The Women’s Studies major at SUNY New Paltz officially changed its name to Women’s, Gender and Sexuality Studies this semester.
The new name is a more honest reflection of the current program and the ways it has morphed to keep up with changes in the field according to Associate Professor Heather Hewett.
Women’s history and politics was once the centerpiece of the program, but over recent decades, the focus has shifted to encompass gender, sexuality, queer studies and racial and cultural representation.
Kathleen Dowley, Women’s, Gender and Sexuality Studies coordinator, said she believes these additions to the core curriculum have helped the program become more inclusive, with a focus that stretches beyond just white women in America, a common critique of feminist education.
“Many of our courses also look at gender – which means that one can examine men and masculinity, or the binary system of sex/gender,” Hewett said.
The name change is not exclusive to New Paltz. According to Dowley, there is a global trend of colleges and universities that have chosen to rename their Women’s Studies department in an effort to adjust to the broader scope of the academic work.
Atlanta’s Emory University is one school that has made the switch to Women’s, Gender and Sexuality Studies. Some schools have removed “women” from the title completely. In 2002, Cornell University changed the major name to “Feminist, Gender and Sexuality Studies” and in 2009, Queens College (Ontario) replaced “Women’s Studies” with “Gender Studies.”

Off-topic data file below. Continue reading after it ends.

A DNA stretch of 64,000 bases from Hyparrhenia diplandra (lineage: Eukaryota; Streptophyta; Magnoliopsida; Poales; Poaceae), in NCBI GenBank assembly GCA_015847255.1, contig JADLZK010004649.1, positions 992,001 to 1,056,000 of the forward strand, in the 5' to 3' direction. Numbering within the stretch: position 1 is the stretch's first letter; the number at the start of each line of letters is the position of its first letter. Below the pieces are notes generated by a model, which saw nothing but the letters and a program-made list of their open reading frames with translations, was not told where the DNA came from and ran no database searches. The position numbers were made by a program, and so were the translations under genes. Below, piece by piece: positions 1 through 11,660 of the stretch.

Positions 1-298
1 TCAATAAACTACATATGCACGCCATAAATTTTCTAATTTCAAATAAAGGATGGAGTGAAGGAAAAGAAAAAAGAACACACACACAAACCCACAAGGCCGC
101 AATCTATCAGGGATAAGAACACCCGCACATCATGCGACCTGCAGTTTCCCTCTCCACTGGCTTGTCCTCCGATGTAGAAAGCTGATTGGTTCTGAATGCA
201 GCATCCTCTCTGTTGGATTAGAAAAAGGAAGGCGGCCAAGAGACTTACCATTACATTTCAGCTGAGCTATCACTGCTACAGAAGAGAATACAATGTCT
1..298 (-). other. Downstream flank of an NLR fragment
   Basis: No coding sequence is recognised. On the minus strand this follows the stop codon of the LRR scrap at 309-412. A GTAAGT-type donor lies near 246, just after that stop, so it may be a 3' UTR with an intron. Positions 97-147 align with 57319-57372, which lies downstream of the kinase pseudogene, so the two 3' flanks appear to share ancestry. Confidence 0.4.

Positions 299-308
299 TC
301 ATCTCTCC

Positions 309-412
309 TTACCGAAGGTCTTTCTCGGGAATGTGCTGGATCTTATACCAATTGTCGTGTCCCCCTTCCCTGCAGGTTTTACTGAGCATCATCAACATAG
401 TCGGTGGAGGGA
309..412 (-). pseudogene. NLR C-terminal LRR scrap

In the case of New Paltz, although a name change was deemed necessary to give a more accurate depiction of the program, they were not in favor of extracting “women” from the name altogether.
“In our case, we liked keeping ‘women’s’ because of the important history [the women’s movement] and also because women remain a central focus of inquiry for many of our courses,” Hewett said.
Dowley also recognizes the significance of “women’s” in the title, as it pays homage to the first New Paltz students who were given the opportunity to earn a degree in Women’s Studies when the program launched in 1974.
Hewett said the program intends to let past graduates retain a major in “Women’s Studies,” while current students, who have already declared “Women’s Studies,” will ideally have the option to either keep that on their transcript, or redeclare and have it changed to Women’s, Gender and Sexuality Studies. Students that declare in the future will all do so under the new name.
The program’s steering committee plans to meet on Wednesday, Feb. 6 to finalize these matters.
Fourth-year Women’s Studies and English double-major Jazmine Shovlin has been aware of the impending name change since her sophomore year. She said she believes the name gives greater insight into the classes offered in the major.
Although in favor of the change, Shovlin said she won’t mind if her transcript still reads “Women’s Studies.”
“I declared when it was called ‘Women’s Studies,’ so a part of me will always refer to myself as a ‘Women’s Studies’ major,” Shovlin said.
The program hopes to retire the Women’s Studies major code 590 and introduce the new number, 591.